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Cottonwood Heights Journal

Dan's Review: "Dolemite is my Name" a true American Success Story

Oct 25, 2019 04:50PM ● By Dan Metcalf

Eddie Murphy, Mike Epps, Craig Robinson, Tituss Burgess, and Da'Vine Joy Randolph in Dolemite Is My Name - © 2019 Netflix.

Dolemite is my Name (Netflix)

Rated R for pervasive language, crude sexual content, and graphic nudity.

Starring Eddie Murphy, Keegan-Michael Key, Mike Epps, Craig Robinson, Tituss Burgess, Da'Vine Joy Randolph, Wesley Snipes, Aleksandar Filimonović, Tip "T.I." Harris, Chris Rock, Ron Cephas, Luenell, Gerald Downey, Kodi Smit-McPhee, Tommie Earl Jenkins, Snoop Dogg.

Written by Scott Alexander and Larry Karaszewski.

Directed by Craig Brewer.



The “American Dream” means a lot of things to a lot of people. For some, it’s the opportunity to get an education, a job, or to make a fortune in a capitalistic society. For others, it’s the opportunity to fleece honest people out of their hard-earned fortunes. For a lucky few, the dream means to achieve great levels of fame and fortune, even when almost nobody believes in them. The latter is fitting for the late Rudy Ray Moore (may he rest in peace), a self-made entertainer who gained success by catering to an exclusive segment of the population way back in the 1970s. His story is the inspiration for Dolemite is my Name, a new comedy starring Eddie Murphy being released on Netflix this week.

Murphy plays Moore, a failed entertainer who taps into the language of homeless street drunks who would exaggerate their physical and sexual abilities to the point of absurdity for a few laughs. Inspired by their words, Rudy invents a new persona named “Dolemite,” dons a wig and “pimp” attire, and begins performing at inner-city L.A. clubs. As word of mouth spreads his fame, Moore takes things a step further, self-producing his own comedy recordings, which are sold out car trunks and on street corners, due to the foul language and the pornographic album covers. With moderate success and cult fame gained through road tours, Moore isn’t satisfied. Recognizing that his own people don’t have options at movie theaters, he decides to bring Dolemite to the big screen. Using whatever money he can borrow or gather, Moore sets up a movie studio inside an abandoned Skid Row hotel. He also gathers a group of his friends (Craig Robinson, Mike Epps, Tituss Burress) as “producers,” a screenwriter (Keegan-Michael Key), a female co-star (Da’Vine Joy Randolph), a director (Wesley Snipes), and a few film students to begin shooting his epic movie. As the movie shoot progresses, money begins to run out and Moore runs into a new obstacle: no film company will distribute his movie. Owing thousands to a few shifty investors, Moore is faced with mothballing his movie or trying to promote it himself, traveling the country with the only print available, hoping to rent out a few inner-city theaters to make some of his money back. Moore catches a break when the movie draws big crowds and a film distribution company takes notice.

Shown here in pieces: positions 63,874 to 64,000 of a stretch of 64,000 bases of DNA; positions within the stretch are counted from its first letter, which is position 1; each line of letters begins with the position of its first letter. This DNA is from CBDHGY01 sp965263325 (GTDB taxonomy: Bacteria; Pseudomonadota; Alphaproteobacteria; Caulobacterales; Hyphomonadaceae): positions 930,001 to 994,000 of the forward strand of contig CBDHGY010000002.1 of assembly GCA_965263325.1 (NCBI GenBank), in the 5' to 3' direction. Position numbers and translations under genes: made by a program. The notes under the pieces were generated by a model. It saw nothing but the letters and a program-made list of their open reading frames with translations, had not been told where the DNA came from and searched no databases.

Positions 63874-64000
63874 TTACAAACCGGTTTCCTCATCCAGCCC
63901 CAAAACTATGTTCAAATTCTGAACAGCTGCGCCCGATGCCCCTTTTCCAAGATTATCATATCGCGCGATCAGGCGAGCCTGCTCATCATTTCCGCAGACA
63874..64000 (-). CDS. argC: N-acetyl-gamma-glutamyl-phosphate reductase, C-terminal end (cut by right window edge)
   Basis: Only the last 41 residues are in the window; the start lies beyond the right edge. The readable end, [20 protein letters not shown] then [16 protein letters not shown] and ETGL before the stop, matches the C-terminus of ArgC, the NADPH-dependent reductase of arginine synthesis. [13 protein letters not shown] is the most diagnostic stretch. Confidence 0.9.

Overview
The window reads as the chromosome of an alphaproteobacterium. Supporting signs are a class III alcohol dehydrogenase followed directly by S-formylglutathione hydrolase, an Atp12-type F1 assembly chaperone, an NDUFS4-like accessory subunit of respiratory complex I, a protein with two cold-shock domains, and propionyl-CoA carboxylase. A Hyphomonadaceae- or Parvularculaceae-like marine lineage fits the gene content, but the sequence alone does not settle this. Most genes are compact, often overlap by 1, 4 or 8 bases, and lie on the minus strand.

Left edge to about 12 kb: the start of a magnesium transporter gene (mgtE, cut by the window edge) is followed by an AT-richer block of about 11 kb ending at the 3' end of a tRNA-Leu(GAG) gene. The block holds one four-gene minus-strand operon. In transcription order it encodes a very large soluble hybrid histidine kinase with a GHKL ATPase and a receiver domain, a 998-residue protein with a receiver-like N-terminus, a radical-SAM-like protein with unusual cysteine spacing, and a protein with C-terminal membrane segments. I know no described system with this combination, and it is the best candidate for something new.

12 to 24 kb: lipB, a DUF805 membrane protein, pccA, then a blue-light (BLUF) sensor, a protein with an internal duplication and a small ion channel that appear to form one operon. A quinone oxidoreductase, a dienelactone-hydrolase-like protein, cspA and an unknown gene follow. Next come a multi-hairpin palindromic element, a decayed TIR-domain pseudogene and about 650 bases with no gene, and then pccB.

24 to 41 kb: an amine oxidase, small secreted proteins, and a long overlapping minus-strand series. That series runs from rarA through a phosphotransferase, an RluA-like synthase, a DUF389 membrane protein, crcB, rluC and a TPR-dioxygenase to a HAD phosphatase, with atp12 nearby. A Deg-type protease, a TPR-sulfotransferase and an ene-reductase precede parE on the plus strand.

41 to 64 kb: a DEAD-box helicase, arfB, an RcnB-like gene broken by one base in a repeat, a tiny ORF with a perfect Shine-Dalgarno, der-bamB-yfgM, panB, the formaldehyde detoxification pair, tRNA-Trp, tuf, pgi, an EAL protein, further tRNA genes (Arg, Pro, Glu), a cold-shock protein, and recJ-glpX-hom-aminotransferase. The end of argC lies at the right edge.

Dolemite is my Name is a surprising comedy treat with an incredible performance from Eddie Murphy, who embodies the true “American Dream” with a flair for innocence and authenticity. I should qualify the “innocence” part of that statement with a warning about the language and nudity in the movie. If F-bombs and naked people are beyond the boundaries of your taste, Dolemite is my Name might not be your cup of tea. If you look beyond those rough edges, you’ll see a movie with heart and soul along with a story about friendship, independence, and perseverance in the face of failure. If you have any affinity for economics or business management, Dolemite is my Name might be the perfect blueprint for a) recognizing an untapped portion of the market, b) marketing your skills to cater to that market, and c) having the drive and work ethic needed to achieve success.      

The movie also recognizes Moore’s influence on the hip-hop scene, with his rhymes and bragging tales serving as one of the foundations for what would become rap music. Snoop Dogg (who appears in the film as a DJ) has credited Moore as an inspiration to his craft.


"Dolemite is my Name" Trailer